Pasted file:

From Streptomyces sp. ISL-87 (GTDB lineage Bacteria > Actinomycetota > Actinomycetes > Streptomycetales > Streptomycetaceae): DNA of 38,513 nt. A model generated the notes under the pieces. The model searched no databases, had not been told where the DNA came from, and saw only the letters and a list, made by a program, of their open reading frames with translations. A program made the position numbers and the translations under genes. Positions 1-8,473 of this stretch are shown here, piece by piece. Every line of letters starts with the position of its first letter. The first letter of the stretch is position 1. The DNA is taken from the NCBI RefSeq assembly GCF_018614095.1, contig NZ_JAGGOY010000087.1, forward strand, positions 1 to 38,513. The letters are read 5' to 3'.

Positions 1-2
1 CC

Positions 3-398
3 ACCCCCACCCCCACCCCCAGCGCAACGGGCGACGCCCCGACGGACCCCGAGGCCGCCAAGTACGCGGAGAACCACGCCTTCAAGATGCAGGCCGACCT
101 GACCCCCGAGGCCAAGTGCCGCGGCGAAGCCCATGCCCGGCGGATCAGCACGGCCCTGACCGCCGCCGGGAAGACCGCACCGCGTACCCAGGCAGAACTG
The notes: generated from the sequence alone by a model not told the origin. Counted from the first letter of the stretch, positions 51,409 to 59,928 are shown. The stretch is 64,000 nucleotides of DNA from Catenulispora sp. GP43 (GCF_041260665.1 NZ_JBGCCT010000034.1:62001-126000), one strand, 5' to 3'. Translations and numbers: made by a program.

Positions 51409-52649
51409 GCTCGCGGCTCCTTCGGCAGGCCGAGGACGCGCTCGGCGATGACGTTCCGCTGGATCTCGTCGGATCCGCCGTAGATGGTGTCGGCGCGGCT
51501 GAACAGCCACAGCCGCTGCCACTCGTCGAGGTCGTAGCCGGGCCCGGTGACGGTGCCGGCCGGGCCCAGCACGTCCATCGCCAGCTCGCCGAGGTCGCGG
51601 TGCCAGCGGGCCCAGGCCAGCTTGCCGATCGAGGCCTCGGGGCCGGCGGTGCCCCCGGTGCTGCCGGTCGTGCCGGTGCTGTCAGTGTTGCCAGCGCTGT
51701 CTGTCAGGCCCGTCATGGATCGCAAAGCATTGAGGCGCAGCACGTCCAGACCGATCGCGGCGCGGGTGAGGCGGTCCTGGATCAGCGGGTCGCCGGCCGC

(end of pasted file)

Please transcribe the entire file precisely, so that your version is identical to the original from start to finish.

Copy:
From Streptomyces sp. ISL-87 (GTDB lineage Bacteria > Actinomycetota > Actinomycetes > Streptomycetales > Streptomycetaceae): DNA of 38,513 nt. A model generated the notes under the pieces. The model searched no databases, had not been told where the DNA came from, and saw only the letters and a list, made by a program, of their open reading frames with translations. A program made the position numbers and the translations under genes. Positions 1-8,473 of this stretch are shown here, piece by piece. Every line of letters starts with the position of its first letter. The first letter of the stretch is position 1. The DNA is taken from the NCBI RefSeq assembly GCF_018614095.1, contig NZ_JAGGOY010000087.1, forward strand, positions 1 to 38,513. The letters are read 5' to 3'.

Positions 1-2
1 CC

Positions 3-398
3 ACCCCCACCCCCACCCCCAGCGCAACGGGCGACGCCCCGACGGACCCCGAGGCCGCCAAGTACGCGGAGAACCACGCCTTCAAGATGCAGGCCGACCT
101 GACCCCCGAGGCCAAGTGCCGCGGCGAAGCCCATGCCCGGCGGATCAGCACGGCCCTGACCGCCGCCGGGAAGACCGCACCGCGTACCCAGGCAGAACTG
The notes: generated from the sequence alone by a model not told the origin. Counted from the first letter of the stretch, positions 51,409 to 59,928 are shown. The stretch is 64,000 nucleotides of DNA from Catenulispora sp. GP43 (GCF_041260665.1 NZ_JBGCCT010000034.1:62001-126000), one strand, 5' to 3'. Translations and numbers: made by a program.

Positions 51409-52649
51409 GCTCGCGGCTCCTTCGGCAGGCCGAGGACGCGCTCGGCGATGACGTTCCGCTGGATCTCGTCGGATCCGCCGTAGATGGTGTCGGCGCGGCT
51501 GAACAGCCACAGCCGCTGCCACTCGTCGAGGTCGTAGCCGGGCCCGGTGACGGTGCCGGCCGGGCCCAGCACGTCCATCGCCAGCTCGCCGAGGTCGCGG
51601 TGCCAGCGGGCCCAGGCCAGCTTGCCGATCGAGGCCTCGGGGCCGGCGGTGCCCCCGGTGCTGCCGGTCGTGCCGGTGCTGTCAGTGTTGCCAGCGCTGT
51701 CTGTCAGGCCCGTCATGGATCGCAAAGCATTGAGGCGCAGCACGTCCAGACCGATCGCGGCGCGGGTGAGGCGGTCCTGGATCAGCGGGTCGCCGGCCGC